In a June 13 report, the New York-based rating agency lowered the district’s series 2007 general obligation bonds from AA-/Negative to A+/Stable “due its view of the district’s inconsistent financial performance and inability to maintain adequate reserves.”
But even as it lowered the rating, Standard & Poor’s cited a stable financial outlook for the district and noted the reforms implemented by Superintendent Cheryl Atkinson, the district’s debt burden is low, and said its overall net debt represents roughly $1,000 per capita and 1 percent of market value.
Standard & Poor’s said that the 2007 general obligation bonds will be fully retired in fiscal 2013 but that the district has about $115 million of capital leases and certificates of participation outstanding. It also noted that the metro Atlanta region continues to feel the lingering effects of the economic downturn, characterized by high unemployment, limited development activity, decreasing home values, and a high incidence of foreclosures.
“Correspondingly, the district’s historically strong property tax base growth has eroded, with the 2012 net maintenance and operations digest of $17.6 billion representing a 14 percent decrease from fiscal 2011 and a 20 percent decrease from its peak value in fiscal 2009,” the agency said. “We understand that officials expect an additional 9 percent digest reduction for fiscal 2013.”
Even though the district had alerted Standard & Poor’s to the 9 percent digest reduction, at its June 11 meeting, the School Board delayed a vote on its 2013 budget claiming that it had just found out that the county’s property digest had declined 9 percent, increasing its budget deficit by $12 million to $85 million.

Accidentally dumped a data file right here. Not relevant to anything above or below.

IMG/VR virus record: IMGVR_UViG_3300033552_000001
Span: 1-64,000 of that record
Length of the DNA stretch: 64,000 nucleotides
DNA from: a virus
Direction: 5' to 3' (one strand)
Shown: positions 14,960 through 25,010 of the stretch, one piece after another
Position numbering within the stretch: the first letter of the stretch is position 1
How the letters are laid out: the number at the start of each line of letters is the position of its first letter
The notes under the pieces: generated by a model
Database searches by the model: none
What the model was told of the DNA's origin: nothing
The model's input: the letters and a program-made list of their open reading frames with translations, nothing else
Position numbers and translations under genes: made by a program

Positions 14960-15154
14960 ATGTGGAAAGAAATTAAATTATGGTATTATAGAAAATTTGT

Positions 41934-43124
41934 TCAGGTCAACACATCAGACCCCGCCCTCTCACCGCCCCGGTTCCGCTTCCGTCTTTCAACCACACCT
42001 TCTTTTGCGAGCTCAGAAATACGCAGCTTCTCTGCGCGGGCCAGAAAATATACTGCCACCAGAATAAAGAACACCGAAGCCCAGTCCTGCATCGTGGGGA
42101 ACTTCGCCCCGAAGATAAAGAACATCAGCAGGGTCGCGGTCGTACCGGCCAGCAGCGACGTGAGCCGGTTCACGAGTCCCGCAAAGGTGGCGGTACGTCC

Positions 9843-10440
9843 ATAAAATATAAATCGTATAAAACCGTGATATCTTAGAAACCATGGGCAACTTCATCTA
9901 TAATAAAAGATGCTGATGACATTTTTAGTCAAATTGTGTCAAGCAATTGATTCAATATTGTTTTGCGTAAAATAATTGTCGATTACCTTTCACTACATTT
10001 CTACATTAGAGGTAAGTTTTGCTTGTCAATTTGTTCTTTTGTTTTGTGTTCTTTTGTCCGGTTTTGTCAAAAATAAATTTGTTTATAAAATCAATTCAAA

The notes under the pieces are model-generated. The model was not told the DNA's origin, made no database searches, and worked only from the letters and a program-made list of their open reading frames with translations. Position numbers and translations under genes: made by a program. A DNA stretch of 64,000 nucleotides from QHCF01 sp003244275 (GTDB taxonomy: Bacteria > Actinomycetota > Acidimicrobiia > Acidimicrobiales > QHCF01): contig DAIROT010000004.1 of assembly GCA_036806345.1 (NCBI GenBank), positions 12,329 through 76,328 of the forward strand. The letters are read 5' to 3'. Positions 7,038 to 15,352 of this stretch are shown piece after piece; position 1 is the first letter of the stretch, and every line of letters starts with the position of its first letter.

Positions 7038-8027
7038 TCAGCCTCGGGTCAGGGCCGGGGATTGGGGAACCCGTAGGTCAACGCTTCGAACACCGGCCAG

The rating agency said that full market value of the district’s tax base is currently estimated at $51 billion, “still yielding what we view as a strong $75,000 per capita.”
It made note of the fact that during fiscal 2012, the school district announced that budgeting errors related to debt service payments on its Series 2007 bonds led to a $40 million shortfall in SPLOST funds earmarked for various pay-as-you-go projects.
“However, we understand that all debt service payments have been made on time and in full and officials closed the shortfall through the cancellation and delay of certain projects,” it said. “We do not believe this issue will have a material impact on the district’s future ability or willingness to meet its debt service obligations.”
Atkinson put a positive spin on the lowered rating.
“During tough financial times, we are taking strong steps to balance our budget, re-establish our reserve fund and strengthen our finances,” she said in a district statement. “Standard & Poor’s has indicated that the district is moving in the right financial direction, and by taking the appropriate actions, we expect the district’s credit rating to continually improve.”
For more information about the DeKalb School District, visit www.dekalb.k12.ga.us.